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BBC Music Magazine, April 2018

The long wait for Jamie Barton’s debut recital disc was worth every minute. Barton, double winner of 2013’s BBC Cardiff Singer of the World, is wonderfully idiomatic in Dvořák and Sibelius, and she and her pianist give a performance of Mahler’s Rückert Lieder that is up there with the greatest. © 2018 BBC Music Magazine



Richard Sininger
American Record Guide, November 2017

The great element which has enabled [Jamie Barton] rise to stardom is, of course, her voice—large, rich, fully controlled. She is one of the few singers who can delight an audience simply by the sheer beauty of her voice. Nowhere is this beauty more evident than here.

In the second section of the program Barton sings seven short Gypsy songs by Dvořák. She and her pianist Brian Zeger communicate exactly the proper mood of each song, whether boisterous and fun-loving or quiet and reflective. In these latter songs, Barton produces some exquisite soft singing, with amazingly steady sustained tones.

But it is the opening section of Mahler songs that makes this recording stand alone. There are 8 songs—the 5 Rückert lieder followed by 3 other Mahler gems. I do not have words to describe the beauty of these songs—the music itself, the poetry, Mahler’s incredible sense of how to create a mood—especially one of sadness, longing, and thoughtfulness—and Ms Barton’s glorious sound reinforcing the emotions surely felt by any sensitive listener. These are some of the most beautiful recordings I have ever heard. © 2017 American Record Guide Read complete review on American Record Guide




Fred Cohn
Opera News, May 2017

The vocal line of Sibelius’s song “Flickan kom” reaches its culmination on an A-flat above the staff. …That A-flat on this disc brings out something very special in Jamie Barton’s voice. The note retains the lush texture of the mezzo-soprano’s middle register, but with the ascent on high now lending the sound an extra edge of urgency: it sounds like she’s unleashing a torrent of passion.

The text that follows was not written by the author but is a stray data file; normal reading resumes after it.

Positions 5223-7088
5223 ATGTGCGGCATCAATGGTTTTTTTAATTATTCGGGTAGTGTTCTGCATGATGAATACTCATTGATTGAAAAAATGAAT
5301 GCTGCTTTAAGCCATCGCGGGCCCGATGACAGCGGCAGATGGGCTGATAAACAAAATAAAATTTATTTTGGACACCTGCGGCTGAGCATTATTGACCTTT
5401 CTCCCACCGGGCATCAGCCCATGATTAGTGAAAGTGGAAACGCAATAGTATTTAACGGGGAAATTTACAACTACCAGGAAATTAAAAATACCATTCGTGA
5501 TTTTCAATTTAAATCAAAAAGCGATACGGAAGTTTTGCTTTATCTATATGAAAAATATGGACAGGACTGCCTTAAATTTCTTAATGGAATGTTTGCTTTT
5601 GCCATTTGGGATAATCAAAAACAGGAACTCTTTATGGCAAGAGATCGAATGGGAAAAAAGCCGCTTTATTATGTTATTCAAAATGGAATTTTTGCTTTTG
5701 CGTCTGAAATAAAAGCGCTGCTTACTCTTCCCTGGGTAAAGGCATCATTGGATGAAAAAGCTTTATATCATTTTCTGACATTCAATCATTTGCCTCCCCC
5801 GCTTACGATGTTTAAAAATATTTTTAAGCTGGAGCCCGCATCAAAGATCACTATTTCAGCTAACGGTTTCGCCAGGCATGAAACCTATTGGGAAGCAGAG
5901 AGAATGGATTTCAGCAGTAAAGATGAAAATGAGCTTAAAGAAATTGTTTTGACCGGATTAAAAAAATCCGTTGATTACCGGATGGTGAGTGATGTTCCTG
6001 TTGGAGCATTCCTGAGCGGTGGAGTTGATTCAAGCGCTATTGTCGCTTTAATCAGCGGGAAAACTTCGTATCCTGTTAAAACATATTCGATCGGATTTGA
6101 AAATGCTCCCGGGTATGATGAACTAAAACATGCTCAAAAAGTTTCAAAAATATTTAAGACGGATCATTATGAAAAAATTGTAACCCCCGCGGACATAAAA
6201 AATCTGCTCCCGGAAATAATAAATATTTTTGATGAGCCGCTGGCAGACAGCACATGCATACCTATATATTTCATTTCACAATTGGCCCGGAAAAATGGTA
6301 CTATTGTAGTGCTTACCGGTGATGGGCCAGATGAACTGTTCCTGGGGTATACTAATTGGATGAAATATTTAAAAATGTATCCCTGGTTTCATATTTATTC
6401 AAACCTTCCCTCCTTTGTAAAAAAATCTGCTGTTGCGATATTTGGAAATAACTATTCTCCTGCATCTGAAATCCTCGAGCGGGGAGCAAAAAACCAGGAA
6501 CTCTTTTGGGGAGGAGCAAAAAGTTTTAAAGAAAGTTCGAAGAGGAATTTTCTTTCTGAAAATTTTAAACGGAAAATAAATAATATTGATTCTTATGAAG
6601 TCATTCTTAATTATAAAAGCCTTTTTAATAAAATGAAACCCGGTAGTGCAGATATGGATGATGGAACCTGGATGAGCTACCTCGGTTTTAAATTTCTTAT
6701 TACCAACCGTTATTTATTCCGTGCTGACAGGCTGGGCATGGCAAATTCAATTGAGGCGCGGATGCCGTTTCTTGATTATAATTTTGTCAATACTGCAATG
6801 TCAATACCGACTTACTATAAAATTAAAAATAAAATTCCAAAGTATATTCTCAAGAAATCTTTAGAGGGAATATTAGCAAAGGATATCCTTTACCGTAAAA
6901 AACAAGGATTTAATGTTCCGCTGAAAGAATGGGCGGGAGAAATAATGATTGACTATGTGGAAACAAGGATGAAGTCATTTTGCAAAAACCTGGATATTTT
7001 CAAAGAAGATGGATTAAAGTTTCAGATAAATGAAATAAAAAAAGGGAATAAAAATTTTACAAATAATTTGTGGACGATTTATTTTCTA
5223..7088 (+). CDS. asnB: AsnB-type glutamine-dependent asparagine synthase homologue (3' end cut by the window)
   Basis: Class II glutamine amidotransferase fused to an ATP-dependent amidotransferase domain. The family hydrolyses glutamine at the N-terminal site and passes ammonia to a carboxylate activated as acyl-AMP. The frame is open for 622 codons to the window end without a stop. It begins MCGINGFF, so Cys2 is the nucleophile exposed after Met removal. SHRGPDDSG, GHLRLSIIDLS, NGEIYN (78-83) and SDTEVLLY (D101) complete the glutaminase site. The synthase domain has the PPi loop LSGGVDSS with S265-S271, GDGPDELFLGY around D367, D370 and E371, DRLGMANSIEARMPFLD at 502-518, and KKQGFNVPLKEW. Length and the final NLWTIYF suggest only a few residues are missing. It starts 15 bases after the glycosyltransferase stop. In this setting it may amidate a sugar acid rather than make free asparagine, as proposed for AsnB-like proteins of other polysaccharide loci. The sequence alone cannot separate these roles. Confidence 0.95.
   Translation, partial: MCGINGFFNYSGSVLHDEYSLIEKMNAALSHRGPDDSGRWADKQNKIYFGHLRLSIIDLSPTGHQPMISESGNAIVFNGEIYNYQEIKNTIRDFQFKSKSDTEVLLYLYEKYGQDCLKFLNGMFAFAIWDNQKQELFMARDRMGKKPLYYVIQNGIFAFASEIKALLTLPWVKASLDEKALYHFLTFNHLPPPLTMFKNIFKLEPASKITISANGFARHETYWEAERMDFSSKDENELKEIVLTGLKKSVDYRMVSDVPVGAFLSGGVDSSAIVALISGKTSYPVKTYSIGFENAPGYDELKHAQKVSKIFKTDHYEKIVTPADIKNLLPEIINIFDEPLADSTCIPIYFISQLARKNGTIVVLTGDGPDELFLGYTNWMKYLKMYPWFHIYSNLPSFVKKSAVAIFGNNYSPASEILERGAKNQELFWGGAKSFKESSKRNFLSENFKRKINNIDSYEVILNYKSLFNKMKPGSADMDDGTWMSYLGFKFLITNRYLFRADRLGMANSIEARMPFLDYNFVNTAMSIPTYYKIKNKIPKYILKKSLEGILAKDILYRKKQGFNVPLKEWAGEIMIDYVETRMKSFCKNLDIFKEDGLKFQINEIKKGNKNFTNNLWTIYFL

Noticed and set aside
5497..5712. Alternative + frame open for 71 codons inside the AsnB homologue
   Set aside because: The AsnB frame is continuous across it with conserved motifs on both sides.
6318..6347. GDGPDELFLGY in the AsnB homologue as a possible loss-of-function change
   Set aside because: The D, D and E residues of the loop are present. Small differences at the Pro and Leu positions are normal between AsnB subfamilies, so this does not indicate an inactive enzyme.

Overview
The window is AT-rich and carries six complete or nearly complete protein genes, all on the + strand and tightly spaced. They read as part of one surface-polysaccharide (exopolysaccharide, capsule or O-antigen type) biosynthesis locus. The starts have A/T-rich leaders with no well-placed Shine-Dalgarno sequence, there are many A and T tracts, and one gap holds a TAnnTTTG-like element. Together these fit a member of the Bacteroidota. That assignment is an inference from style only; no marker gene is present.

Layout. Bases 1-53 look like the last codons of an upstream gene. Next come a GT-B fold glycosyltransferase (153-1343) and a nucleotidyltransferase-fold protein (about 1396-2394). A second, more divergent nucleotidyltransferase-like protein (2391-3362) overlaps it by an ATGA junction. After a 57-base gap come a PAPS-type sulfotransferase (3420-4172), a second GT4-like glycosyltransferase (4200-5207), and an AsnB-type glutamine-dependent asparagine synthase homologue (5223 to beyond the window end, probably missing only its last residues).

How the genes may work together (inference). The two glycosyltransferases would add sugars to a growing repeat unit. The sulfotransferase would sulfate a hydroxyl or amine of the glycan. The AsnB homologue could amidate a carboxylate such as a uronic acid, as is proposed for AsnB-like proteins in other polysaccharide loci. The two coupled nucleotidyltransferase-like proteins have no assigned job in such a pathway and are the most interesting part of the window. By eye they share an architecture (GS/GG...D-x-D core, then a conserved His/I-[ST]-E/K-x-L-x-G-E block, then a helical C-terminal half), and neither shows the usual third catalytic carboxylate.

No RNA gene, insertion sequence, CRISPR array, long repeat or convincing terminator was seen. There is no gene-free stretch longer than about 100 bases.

The extraordinary voice provides pleasure up and down its range—and throughout this recital. It’s a big sound, unforced in its amplitude, never shuddering under pressure. Even at loud dynamics (as in the climax of Mahler’s “Um Mitternacht”), Barton seems to have something in reserve. She has an exciting chest register, flintier than the rest of her voice, but marvelously solid. © 2017 Opera News Read complete review



Tim Pfaff
Bay Area Reporter, April 2017

…the mezzo [Jamie Barton] lays down serious creds with an opening group of Mahler songs, including the Rueckert Lieder. But as anyone who heard her recent Jezibaba in Dvorak’s Rusalka at the Met knows, she sings Czech like it’s her mother tongue, and her group of Dvorak songs is masterful. To hear for yourself the musical force of nature this woman is, there’s an astounding set of Sibelius songs. In my mind I’ll probably always hear “Svarta rosor” in Flagstad’s voice, but when Barton lets loose with it, memories of Flagstad flee. © 2017 Bay Area Reporter Read complete review



Barry Bassis
The Epoch Times, April 2017

Spellbinding from beginning to end and all performed with that luscious voice, this is an album lovers of art songs will treasure. © 2017 The Epoch Times Read complete review



Ali Kashani
Parterre Box, March 2017